Silicon Valley Betting on Solar Power
SAN JOSE, Calif., April 7, 2007 — -- Using machinery that looks like giant aluminum film developers, a company called Miasole in the heart of Silicon Valley is rolling out sheets of stainless steel coated with materials that will convert sunlight into electricity.
The company hopes to mass-produce affordable solar panels to power homes and businesses across the country.
"I'm sort of a serial entrepreneur," said David Pearce, president and CEO of Miasole. "This is my sixth venture-backed company and this is the most exciting market opportunity I've ever been in."
He's excited because only one or two percent of electricity in the United States is generated by the power of the sun, and this may be the dawn of a new age for solar power and alternative energy.
Watch Brian Rooney's report on Silicon Valley "Going Green" tonight on "World News." Check local listings for air times.
Still smarting from the Internet bubble burst, some of the technical braintrust of Silicon Valley is turning to what may be the next big thing, generating new kinds of energy for a country increasingly worried about dependence on foreign oil and the threat of global warming caused by the release of greenhouse gases.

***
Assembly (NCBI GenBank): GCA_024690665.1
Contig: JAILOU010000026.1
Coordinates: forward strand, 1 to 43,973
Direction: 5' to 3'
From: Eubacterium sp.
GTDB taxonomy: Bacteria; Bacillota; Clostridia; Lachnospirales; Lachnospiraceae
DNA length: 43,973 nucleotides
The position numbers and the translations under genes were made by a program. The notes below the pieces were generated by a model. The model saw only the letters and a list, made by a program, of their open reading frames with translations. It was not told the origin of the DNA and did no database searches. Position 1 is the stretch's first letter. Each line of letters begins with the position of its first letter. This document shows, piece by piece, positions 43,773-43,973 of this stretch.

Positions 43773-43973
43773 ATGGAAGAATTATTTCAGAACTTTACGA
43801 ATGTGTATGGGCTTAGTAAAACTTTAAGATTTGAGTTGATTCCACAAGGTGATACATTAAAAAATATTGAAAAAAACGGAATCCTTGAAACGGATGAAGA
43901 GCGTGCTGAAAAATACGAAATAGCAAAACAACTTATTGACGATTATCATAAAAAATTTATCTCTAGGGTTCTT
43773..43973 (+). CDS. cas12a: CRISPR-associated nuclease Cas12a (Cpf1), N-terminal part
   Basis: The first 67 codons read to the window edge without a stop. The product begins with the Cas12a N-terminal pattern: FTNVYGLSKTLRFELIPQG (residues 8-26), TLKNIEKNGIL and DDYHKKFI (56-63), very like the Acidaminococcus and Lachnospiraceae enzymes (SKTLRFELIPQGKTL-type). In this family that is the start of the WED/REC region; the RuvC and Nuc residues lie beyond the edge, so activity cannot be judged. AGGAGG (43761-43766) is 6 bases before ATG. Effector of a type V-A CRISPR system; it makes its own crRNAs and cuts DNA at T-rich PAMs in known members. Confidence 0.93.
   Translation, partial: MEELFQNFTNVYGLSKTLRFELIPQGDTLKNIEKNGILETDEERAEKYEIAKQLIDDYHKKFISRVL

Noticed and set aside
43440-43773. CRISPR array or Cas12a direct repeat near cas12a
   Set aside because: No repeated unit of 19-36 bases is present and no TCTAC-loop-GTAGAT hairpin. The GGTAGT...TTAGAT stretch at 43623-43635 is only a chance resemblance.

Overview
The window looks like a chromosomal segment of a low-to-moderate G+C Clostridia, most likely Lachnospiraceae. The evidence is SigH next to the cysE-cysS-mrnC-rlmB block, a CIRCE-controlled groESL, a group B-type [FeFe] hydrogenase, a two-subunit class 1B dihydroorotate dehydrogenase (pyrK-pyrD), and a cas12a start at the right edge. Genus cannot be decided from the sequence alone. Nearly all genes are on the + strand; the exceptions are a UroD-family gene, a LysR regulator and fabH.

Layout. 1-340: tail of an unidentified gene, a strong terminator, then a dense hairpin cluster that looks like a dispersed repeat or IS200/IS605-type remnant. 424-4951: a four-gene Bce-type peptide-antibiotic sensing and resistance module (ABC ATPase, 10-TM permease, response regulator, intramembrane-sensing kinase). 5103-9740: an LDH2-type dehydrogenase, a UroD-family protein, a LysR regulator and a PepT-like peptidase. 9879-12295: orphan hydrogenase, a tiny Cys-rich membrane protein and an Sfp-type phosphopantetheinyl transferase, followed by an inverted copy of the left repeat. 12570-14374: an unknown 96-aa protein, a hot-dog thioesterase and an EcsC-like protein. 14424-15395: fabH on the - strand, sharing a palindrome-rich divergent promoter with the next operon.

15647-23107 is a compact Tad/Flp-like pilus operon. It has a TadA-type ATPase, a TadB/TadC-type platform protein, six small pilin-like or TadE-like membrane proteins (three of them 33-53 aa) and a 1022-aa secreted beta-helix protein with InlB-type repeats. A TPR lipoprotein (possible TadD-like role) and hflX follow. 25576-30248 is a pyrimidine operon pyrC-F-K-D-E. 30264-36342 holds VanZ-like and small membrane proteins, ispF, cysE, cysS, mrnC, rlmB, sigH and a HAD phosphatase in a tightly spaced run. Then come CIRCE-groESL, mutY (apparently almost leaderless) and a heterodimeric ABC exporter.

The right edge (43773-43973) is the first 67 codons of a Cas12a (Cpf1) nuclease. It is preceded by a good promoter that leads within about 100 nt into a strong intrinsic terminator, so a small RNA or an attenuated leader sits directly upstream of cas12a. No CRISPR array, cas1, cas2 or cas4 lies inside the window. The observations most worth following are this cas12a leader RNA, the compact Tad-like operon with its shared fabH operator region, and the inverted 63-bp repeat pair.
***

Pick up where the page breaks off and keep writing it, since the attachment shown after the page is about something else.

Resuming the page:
These are some of the same people who changed the world with the silicon computer chip, the hard drive, digital technology, even the Apple iPod.
"Looking at the world's biggest problems, software is not going to address it," said Lyndon Rive, CEO of a company called Solar City that is pushing affordable solar power by convincing whole residential neighborhoods to go solar, thereby keeping down the cost.
Rive used to be in the software business but now says his future is in developing a new form of electric production that holds down the emission of harmful carbon dioxide.
"It's one of the few industries where you have the opportunity to make some money and do good," Rive said.
Stephen Levy, a Silicon Valley economist, said, "It's a moment in time when the next great possibility is launched. We don't know that it's going to be a certainty, and we don't know how big it's going to be. But it's right now where the companies are trying to get in on the ground floor."